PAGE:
ASI W9800001r1.0

Moon Miners' Manifesto

#101 December 1996

Section the Artemis Data Book


Peter Kokh

IN FOCUS: "Getting there is half the fun!" - Ad Astra per Ardua

I remember the deep sense of satisfaction I had when I finished collating MMM #2. After all, a very high percentage of new newsletter and magazine starts never get beyond Vol. I, issue No. 1. Suddenly I am putting the finishing touches on # 101!

Ten years! We've collectively seen a lot, and been through a lot. Pushing our dream, an open space frontier in which development of off-Earth resources includes off-planet settlement, has not been easy, smooth, guaranteed. Ours is not the role of cheer-leading spectators, and those who've joined our ranks for the bandwagon thrill of being aboard a surefire winning program with no setbacks have long since become disheartened and jumped ship. As have many of those who can't see past all the irrelevant inside politics. As have those who have identified particular paths to the future as the only ones.

We began this venture, we founders of the Milwaukee Lunar Reclamation Society L5, back in the fall of 1986, little more than half a year after Challenger exploded, and with the real disaster of public and governmental reaction still unfolding. It would be another two years before the next Shuttle flight. And already, in this interim of seeming inactivity, we were looking for alternatives and options. We talked about Dr. T.D. Lin's concept of a 210,000-square-foot lunar outpost made with 2 million tons of lunar regolith and lunar concrete (and 55 tons of imported hydrogen). We told our readers about the bold lunar real estate turnkey outpost development plans of Lady Base One's Mitch Mitchell. We worked hard to get the proposed non-agency Lunar Polar Probe effort back on track and Lunar Prospector was born, put in suspended animation, and then revived to fly this coming year.

We cheered as Endeavor was built and flew as a replacement for Challenger. We cheered as it, and the other orbiters, were outfitted and retrofitted for extended duration missions. And we were all greatly enheartened by the current Shuttle-Mir missions. The Shuttle was finally going somewhere! Yet there have been temporary setbacks: Hubble's optical problem, the failed tether experiments, and more.

At first just a few of us, then more and more until it became consensus, saw that NASA's Space Transportation System involved a radical misdirection of the agency's purpose, that a fifth orbiter should not be built, that we had to privatize space transportation, that as marvelous a machine as the Shuttle was, Proxmire was right after all, when he predicted that rather than lowering per-pound costs to orbit, this all-purpose space pickup designed-by-committee would raise them. A replacement vehicle development program was announced: NASP, the National Aero-Space Plane. But it became a victim of its own price tag and many were disheartened.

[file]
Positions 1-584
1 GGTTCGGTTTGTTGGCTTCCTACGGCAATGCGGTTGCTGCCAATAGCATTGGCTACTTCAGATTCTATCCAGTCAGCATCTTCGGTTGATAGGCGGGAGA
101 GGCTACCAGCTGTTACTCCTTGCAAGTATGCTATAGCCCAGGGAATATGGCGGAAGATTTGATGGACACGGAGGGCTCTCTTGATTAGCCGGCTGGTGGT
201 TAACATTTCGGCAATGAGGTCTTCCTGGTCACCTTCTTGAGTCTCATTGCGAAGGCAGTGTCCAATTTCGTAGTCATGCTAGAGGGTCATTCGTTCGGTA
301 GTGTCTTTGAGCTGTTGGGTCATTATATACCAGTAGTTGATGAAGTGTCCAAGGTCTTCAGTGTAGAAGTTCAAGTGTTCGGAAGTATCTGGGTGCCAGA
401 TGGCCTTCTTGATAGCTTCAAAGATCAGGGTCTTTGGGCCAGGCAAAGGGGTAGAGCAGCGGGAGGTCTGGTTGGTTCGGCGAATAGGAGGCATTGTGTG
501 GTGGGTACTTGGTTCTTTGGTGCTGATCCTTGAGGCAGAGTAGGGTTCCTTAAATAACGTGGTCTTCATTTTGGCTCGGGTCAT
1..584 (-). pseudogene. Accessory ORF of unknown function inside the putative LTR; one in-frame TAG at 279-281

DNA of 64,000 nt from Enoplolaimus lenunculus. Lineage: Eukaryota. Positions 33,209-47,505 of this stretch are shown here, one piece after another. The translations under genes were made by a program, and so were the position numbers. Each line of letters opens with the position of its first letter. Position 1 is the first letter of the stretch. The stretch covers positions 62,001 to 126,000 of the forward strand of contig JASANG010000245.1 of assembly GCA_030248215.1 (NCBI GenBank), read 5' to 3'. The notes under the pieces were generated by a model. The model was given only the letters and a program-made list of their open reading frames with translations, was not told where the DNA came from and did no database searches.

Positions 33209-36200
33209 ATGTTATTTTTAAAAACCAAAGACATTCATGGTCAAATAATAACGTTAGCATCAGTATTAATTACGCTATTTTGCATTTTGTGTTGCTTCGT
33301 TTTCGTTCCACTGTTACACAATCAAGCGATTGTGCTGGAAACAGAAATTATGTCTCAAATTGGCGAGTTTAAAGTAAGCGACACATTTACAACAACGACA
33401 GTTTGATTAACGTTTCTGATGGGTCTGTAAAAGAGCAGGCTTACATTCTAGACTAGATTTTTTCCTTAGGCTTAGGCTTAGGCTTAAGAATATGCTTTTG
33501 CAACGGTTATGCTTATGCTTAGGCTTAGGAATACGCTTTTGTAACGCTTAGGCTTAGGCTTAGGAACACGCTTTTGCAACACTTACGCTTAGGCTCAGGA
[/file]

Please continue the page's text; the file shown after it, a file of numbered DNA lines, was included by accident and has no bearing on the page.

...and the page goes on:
Yet the rebellion to put a sunset limit on the Shuttle and begin work on a radically new workhorse calculated to usher in "Cheap Access To Space" had begun. It quickly won converts -- not-so-amazingly becoming mainstream, given its irrefutable inner logic. The Shuttle was the door to space all right, a locked heavy door that no one but the government could afford to open. It defeated its own purpose.

MMM and MLRSL5 were born as the merger negotiations between the precursor L5 Society and the old National Space Institute were coming to a head and we became the first fully merged chapters three months before the documents were signed. The marriage has had its rocky moments as parts of the former two fought not to become one. In the struggle, many fell out, confusing the relative importance of goals and means. The merger was made to bring together the separate strengths of the two societies, but it was not without some unfortunate losses. Gaining a headquarters in Washington, where the "action" was (to those still convinced that private enterprise could only do little things, and still deludeded that the government could find the needed political will), we lost the valuable vantage point that made vision "desert clear" in Tucson.

And we mourn still the fundamentally philosophical choice of preeminence of "national policy" over "frontier goals" institutionalized in the new name of the "National" Space Society by member choice (the other choice on the ballot was "The Space Frontier Society"). We remain in the minority still.

We have watched as some organizations have gone under (Lady Base One, the Lunar Development Council, and others) and watched as others have been born to focus on special needs: Space Frontier Foundation, Space Access Society, The Millennial Foundation, Artemis Society International. This is very healthy and we applaud this diversity.

The road to an open space frontier is not a narrow one -- it is unbelievably wide and multi-versal, a goal with as many legitimate paths as there are individually talented and individually inspired people to pursue them. We decry those who, on an undeniably legitimate and vitally important path, make light and folly of all other efforts and preoccupations. The road to space is a dendritic one with many tributaries. The "space activist" is not just the supporter who takes direction well, opens his wallet, picks up his pen to write his Congress people, and makes long distance phone calls -- all to push space as a governmental program. Space is more than that! It is a human program, and anyone who uses his or her talents -- whatever they are -- to further the fuller realization of the new era of breakout from Cradle Earth has the right to be respected as a "space activist". To the contrary, for the one whose only tool is a hammer, all problems look like nails. Those who decry the meaningfullness of the efforts of others expose the emptiness of their own personal toolboxes. Indeed, we have watched as a totally new and unpredicted tool has risen to major importance: the Internet, the World Wide Web.